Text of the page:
The 10.1 inch display is pretty great. Viewing angles are great, and the colours really pop due to a IPS LCD panel. Resolution is standard fare for Honeycomb tablets – 1280 by 800 pixels, and brightness is decent as well. Touch sensitivity works well, and the display reacts properly – while not quite on the same level as the iPad 2, the capacitative touch panel does its job. But this tablet is all about the stylus – while you might use touch predominantly, the stylus really does add some great functionality to the fairly generic tablet market. Reactivity and accuracy of the stylus is first rate, and it does feel very natural to write. While placing your hand on the device to write might cause the display to react, once you start writing, additional touches seem to be ignored well enough. Too bad that the stylus seems to be let down by the software stack – but we will get there.
Innards, Battery Life
The Thinkpad Tablet runs on a dual core 1GHz processor based on the Nvidia Tegra 2 system on a chip. Despite carrying the Nvidia name, performance did not really blow us away. While it can be blamed on the software, the occasional dropped frames in everyday operation made us wonder whether this Thinkpad Tablet was perhaps a little underpowered. But then again a dual core 1GHz is nothing to sneeze at, so the issues might be with software implementation. If you have used a Samsung Galaxy Tab 10.1 (not the 10.1v), expect similiar performance. Inside the Thinkpad Tablet also has 1GB of RAM, and our test unit had 32GB of storage.
Battery life was good – while not quite 10+ hours like the iPad, you can reasonably expect around 7 to 8 hours. But that brings us to something we also like about the Thinkpad Tablet – this device can be charged using a standard Micro-USB plug connected to your laptop’s USB port. This is a much better implementation than Samsung’s fake-iPod dock connector (Samsung we will keep berating you about this). You are also much more likely to get a Micro USB cable somewhere in a pinch. Good decision Lenovo.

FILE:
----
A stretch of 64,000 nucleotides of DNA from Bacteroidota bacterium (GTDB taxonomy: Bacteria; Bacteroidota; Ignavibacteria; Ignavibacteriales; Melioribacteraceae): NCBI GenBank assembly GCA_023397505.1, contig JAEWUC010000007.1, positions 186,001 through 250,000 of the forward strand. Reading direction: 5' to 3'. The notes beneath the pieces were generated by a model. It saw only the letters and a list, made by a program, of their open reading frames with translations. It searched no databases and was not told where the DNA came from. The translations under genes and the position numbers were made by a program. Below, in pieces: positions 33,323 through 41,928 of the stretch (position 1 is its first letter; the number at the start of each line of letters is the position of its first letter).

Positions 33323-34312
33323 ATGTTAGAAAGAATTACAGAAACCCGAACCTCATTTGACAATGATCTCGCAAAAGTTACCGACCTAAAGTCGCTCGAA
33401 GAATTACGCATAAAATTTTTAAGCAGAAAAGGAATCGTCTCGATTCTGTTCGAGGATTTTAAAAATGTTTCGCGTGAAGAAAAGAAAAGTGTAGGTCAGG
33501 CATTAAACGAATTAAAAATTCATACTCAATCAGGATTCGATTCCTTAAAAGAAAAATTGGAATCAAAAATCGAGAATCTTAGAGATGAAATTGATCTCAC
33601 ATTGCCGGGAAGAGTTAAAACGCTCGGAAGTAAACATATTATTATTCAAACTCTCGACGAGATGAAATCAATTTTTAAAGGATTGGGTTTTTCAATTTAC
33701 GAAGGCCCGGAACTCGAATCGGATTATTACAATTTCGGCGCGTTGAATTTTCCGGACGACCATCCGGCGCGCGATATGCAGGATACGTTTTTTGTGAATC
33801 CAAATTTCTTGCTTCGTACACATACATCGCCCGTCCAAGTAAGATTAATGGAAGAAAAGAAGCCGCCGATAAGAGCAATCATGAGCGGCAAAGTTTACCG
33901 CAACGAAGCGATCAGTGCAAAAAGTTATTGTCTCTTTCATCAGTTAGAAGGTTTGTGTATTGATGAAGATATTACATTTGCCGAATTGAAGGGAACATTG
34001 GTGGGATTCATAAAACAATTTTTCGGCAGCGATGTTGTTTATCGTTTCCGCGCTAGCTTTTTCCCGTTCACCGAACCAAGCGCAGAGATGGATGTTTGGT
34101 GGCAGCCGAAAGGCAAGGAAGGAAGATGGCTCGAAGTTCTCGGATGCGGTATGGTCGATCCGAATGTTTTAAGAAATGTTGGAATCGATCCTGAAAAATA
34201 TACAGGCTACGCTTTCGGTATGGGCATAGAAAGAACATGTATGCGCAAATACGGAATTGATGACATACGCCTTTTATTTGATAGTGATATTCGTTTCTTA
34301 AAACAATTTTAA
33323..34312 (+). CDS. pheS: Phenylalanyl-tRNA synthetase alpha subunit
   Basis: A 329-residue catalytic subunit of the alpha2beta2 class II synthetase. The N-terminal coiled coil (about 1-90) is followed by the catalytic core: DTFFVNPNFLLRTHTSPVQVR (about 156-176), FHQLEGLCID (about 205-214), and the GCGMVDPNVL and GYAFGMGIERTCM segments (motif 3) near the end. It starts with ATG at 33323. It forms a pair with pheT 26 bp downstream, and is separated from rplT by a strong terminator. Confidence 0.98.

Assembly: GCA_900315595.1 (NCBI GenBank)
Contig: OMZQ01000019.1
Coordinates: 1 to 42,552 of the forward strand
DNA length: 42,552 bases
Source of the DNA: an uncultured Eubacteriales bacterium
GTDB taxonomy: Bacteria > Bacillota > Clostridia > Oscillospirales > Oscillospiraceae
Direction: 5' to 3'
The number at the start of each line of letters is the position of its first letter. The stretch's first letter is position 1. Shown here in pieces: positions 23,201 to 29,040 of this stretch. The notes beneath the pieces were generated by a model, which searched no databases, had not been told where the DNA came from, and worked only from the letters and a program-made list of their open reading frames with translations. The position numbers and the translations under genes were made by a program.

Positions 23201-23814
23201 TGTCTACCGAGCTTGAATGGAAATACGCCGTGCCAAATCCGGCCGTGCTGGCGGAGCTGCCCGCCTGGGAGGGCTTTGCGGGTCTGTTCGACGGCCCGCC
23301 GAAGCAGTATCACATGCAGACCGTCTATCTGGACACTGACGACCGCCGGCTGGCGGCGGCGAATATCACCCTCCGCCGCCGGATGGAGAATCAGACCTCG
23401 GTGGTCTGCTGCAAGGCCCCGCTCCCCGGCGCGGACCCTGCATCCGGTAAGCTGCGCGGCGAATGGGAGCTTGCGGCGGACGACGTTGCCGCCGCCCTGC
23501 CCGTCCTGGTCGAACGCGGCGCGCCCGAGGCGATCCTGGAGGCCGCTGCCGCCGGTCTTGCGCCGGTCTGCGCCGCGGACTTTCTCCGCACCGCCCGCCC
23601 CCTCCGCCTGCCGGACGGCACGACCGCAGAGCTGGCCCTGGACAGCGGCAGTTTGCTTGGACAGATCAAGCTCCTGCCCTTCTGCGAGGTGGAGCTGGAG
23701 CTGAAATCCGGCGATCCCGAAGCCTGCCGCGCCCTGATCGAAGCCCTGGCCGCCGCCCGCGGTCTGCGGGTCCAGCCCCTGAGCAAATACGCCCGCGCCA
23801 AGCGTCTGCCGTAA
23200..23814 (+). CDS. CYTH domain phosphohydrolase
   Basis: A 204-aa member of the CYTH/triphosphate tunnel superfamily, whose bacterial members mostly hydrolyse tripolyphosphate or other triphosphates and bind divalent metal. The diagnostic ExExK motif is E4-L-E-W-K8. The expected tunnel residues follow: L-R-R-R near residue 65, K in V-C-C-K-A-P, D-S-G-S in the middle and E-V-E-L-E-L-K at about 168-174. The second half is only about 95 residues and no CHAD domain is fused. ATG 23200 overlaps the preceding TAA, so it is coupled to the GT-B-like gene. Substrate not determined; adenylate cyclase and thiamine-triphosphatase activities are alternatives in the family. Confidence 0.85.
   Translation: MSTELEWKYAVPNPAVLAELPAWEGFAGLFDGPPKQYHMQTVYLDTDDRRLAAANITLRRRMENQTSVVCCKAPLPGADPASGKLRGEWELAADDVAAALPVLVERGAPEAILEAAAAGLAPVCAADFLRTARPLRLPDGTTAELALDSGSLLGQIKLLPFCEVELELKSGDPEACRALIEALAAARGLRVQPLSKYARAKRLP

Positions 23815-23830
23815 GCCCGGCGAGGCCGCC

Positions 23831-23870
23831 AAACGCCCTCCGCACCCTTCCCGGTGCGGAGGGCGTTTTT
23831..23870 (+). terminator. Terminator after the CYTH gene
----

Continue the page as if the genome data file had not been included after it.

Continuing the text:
This is a tablet, so you should not care too much about the cameras on board. It is not meant to replace your phone camera. But the Thinkpad Tablet’s cameras really just proves that tablet’s cameras are not decent. The colours are dull, and the images just are not decent. Everything had a look like the lens is smudged. In bright sunlight images looked fine however. Personally I will not use the 5 megapixel camera for anything more than the occasional whiteboard pics in a meeting. Video recording was first rate – the 720p resolution makes for some great videos.
The front camera works well enough with a 2 megapixel resolution. They looked better than the iPad 2 front camera images, but once again this camera will be primarily used for video conferencing. (See our review of the iPad 2 here)
Honeycomb / Software
And here we get to the important part. I am not going to dive into a whole Android vs iPad debate, so I will just compare the Thinkpad Tablet to other Android tablets. Overall there is not a lot wrong with it, but if you do not like Android tablets, the Thinkpad Tablet will not change your mind. If you are a fan of Honeycomb, you ought to find the Thinkpad Tablet a joy to use. Lenovo did not mess around too much with it – the skin is not too influential, and they do supply a few widgets which seem to make little sense. The most ridiculous being the “Lenovo Launch Zone” which takes up way to much space on the home screen. It provides access to 4 very important functions: Email, Read, Listen and Watch. Keep in mind this a “professional grade tablet” meant for business users… There is also a quick link to settings (which can also just be done with the actual Honeycomb supplied settings button on the bottom right). Launch Zone is pretty easy to remove however, which is good. There are also some changes to the Task Manager which uses a carousel-like wheel instead of the standard Honeycomb method.